Unemployment is typically measured through national household surveys or labor force surveys, which are conducted by the Bureau of Labor Statistics.
The surveys ask a sample of individuals questions about their employment status, work hours, and earnings. Based on the responses, the survey calculates various measures of unemployment, including the overall unemployment rate and rates for different demographic groups.
The most widely used measure of unemployment is the unemployment rate, which is defined as the percentage of the labor force that is unemployed but actively seeking employment and willing to work. The labor force consists of all individuals who are employed or unemployed but actively seeking employment.
Those who are not in the labor force, such as individuals who are retired, disabled, or discouraged from seeking work, are not counted as unemployed. This is where many people say the calculation falls short and does not tell the whole story about the state of employment in the US.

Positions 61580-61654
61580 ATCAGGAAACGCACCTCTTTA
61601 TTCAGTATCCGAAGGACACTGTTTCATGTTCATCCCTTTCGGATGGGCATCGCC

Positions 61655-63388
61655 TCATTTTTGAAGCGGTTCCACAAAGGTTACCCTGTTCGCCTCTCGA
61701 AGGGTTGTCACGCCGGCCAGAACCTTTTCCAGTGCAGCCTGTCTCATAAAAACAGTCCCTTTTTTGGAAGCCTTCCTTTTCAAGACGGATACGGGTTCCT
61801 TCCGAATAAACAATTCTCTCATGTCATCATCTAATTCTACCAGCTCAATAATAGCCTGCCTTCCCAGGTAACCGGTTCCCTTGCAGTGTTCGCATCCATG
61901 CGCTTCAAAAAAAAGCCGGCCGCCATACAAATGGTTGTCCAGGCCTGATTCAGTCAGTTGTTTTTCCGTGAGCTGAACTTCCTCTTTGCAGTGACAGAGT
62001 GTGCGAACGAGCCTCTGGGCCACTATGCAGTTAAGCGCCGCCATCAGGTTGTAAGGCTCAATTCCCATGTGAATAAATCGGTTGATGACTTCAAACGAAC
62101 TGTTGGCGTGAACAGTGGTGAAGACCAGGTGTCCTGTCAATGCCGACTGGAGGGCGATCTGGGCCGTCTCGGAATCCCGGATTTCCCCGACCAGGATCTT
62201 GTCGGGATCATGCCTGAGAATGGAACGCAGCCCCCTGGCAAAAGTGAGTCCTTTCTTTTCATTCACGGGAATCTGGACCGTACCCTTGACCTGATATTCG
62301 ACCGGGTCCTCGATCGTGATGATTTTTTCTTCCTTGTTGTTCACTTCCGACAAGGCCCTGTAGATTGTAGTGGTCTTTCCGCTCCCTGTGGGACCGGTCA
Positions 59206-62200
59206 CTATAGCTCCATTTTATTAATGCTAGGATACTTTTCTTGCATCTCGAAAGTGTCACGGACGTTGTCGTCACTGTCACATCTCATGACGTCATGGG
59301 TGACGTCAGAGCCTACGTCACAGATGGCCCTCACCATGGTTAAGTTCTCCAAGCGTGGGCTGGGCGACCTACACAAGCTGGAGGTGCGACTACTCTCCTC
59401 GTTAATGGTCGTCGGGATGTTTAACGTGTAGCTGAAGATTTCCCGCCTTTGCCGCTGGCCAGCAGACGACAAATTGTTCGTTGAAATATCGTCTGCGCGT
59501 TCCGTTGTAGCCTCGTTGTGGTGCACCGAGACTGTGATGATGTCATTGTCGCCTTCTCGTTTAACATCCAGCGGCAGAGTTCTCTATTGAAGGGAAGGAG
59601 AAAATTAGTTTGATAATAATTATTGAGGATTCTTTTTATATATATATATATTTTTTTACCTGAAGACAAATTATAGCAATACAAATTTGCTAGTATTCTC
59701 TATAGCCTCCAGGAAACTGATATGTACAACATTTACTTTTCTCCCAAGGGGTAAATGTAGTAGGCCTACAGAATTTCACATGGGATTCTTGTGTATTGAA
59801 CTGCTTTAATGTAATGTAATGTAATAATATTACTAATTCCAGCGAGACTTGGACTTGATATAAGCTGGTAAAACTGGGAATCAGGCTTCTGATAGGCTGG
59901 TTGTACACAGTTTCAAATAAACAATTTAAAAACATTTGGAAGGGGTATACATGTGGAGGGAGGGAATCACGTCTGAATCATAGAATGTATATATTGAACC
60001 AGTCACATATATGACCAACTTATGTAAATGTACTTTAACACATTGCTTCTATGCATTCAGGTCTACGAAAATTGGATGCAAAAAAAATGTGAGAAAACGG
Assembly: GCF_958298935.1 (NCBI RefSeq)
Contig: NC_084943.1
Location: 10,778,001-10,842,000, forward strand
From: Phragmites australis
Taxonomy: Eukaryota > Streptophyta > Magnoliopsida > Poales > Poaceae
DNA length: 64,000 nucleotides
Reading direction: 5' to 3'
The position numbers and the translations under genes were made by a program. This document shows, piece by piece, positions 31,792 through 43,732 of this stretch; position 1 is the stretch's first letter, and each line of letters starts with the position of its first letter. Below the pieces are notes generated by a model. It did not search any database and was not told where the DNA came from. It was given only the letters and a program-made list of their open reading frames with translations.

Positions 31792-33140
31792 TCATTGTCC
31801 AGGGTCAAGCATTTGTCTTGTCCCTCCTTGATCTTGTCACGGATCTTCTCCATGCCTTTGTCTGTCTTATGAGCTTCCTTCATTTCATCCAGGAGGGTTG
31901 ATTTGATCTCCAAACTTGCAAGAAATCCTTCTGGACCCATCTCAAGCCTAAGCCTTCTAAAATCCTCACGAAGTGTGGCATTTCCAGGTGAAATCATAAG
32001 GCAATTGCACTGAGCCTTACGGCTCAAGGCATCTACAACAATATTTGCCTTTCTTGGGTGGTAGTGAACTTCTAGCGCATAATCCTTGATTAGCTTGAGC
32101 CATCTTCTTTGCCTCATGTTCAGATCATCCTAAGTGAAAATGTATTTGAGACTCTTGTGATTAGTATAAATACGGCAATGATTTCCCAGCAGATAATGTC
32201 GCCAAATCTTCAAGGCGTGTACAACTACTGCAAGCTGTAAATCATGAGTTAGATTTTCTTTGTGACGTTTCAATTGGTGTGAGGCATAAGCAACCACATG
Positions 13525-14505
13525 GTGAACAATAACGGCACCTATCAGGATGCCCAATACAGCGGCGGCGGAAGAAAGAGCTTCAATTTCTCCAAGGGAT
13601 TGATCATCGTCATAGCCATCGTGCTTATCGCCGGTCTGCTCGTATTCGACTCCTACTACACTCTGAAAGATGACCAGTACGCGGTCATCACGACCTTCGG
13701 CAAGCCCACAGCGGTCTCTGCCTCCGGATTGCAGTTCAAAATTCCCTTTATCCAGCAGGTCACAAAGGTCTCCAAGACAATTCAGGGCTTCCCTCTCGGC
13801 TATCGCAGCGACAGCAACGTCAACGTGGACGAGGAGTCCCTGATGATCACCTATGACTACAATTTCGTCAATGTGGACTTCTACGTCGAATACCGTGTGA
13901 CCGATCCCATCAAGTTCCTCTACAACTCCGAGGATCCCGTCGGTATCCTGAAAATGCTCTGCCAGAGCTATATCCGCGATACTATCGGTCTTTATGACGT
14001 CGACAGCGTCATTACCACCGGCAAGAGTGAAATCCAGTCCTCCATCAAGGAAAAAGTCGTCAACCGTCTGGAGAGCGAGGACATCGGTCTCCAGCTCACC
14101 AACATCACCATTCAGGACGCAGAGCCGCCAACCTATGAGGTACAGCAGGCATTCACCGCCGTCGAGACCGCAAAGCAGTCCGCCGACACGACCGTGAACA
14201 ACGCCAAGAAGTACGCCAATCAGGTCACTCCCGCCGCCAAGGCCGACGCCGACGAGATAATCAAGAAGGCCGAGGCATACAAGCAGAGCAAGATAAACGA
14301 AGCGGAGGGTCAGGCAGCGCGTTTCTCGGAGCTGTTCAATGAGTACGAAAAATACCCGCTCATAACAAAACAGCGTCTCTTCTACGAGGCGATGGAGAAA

There are various types of unemployment, including frictional unemployment, structural unemployment, and cyclical unemployment, each of which is related to different underlying economic factors.
In our next several posts, we’ll talk about the different types of unemployment and why they are relevant to today’s economy.
In the meantime, if you want to NEVER worry about being unemployed again, consider training to become a real estate investor! Real estate investment can be a hedge against economic downturns, and you may not need to work a full time job at all!
You can begin your real estate investment education TODAY with real estate coach, mentor and attorney Brian Gormley. Brian created the Real Estate Masterclass to jump start your training. It’s available on demand and you work at your own pace.